Ionian rock tomb  

Deadala is barely mentioned in ancient records. As a result, nothing is known about the foundation of the city. A legend tells that Daedalus, the father of Icarus, was bitten by a water snake while crossing the river Ninus (probably the Inigi Çai) and died. Where he was buried, the city of Daedala was founded.


Ionian rock tomb  

Although no inscriptions have been found, there is little doubt that the ancient place is actually Deadala. In a description of the city, Pliny the Elder (ca. 23-79 AD) mentions two islands off the coast. One island east of the mouth of the Ninus, another west of the estuary. Both islands actually exist.



There are only a few unspectacular remains of walls and some Lycian-style rock tombs, some of which have been preserved in excellent quality. The Acropolis stood on a free standing hill on which a large cistern survived the times.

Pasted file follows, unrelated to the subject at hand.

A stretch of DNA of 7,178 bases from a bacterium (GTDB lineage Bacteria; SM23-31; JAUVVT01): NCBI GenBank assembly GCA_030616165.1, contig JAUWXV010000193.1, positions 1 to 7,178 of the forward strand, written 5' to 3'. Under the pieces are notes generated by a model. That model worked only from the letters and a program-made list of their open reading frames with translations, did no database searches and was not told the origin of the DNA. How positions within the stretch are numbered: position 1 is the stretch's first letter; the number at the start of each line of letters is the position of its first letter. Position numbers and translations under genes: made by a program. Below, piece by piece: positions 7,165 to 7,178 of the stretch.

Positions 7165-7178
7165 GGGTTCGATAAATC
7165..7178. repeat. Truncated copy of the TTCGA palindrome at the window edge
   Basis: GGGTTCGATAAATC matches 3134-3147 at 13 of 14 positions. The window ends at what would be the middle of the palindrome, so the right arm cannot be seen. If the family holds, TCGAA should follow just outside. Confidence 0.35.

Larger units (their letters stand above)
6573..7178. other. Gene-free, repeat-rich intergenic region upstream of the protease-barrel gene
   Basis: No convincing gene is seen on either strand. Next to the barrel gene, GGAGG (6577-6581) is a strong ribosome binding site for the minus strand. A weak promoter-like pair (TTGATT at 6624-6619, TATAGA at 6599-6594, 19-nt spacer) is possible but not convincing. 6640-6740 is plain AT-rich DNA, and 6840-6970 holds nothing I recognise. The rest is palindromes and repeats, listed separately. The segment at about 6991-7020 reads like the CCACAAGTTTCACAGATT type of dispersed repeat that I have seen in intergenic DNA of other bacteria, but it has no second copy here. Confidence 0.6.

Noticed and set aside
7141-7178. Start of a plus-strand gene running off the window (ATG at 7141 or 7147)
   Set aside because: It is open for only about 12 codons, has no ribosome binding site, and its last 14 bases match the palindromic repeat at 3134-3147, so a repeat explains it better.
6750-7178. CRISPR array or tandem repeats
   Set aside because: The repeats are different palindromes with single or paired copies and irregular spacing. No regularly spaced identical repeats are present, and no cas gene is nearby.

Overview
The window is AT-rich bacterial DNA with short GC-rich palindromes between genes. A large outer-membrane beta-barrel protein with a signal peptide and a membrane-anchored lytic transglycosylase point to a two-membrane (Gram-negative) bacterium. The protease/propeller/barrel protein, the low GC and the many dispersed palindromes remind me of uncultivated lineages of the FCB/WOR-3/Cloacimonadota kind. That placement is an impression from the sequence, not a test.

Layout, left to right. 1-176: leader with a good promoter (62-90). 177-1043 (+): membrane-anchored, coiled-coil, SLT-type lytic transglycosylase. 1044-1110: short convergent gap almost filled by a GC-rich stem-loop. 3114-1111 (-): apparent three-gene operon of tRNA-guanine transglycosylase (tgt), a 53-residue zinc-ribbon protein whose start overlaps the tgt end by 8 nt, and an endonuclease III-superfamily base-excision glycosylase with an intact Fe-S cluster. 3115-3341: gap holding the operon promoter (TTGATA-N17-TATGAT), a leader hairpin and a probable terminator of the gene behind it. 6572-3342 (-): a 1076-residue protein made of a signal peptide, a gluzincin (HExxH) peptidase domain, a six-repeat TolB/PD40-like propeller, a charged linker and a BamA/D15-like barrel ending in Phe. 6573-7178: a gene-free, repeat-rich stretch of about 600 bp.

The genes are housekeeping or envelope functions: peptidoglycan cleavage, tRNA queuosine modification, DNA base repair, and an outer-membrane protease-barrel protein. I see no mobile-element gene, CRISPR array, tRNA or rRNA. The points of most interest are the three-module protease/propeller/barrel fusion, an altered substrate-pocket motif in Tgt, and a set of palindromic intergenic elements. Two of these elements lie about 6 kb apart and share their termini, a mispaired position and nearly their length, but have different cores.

Deadala is situated at the border to Lycia on a hill above the present village Inlice, coming from Fethiye about 7 km before Göcek. Due to its location on a rocky plateau with steeply sloping rock faces, a visit to the former city area is only possible if you are sufficiently fit. Sturdy shoes and sufficient drinking water are indispensable. It makes sense to hire a local guide in the village. This should be possible for relatively little money.
The rock tomb shown is located directly on the D 400 between Yanıklar/Fethiye and Göcek, about 2 km after the village of Inlice.

Photos: @chim, Monika P.    
Translation aid: www.DeepL.com/Translator    
Source: Wikipedia and others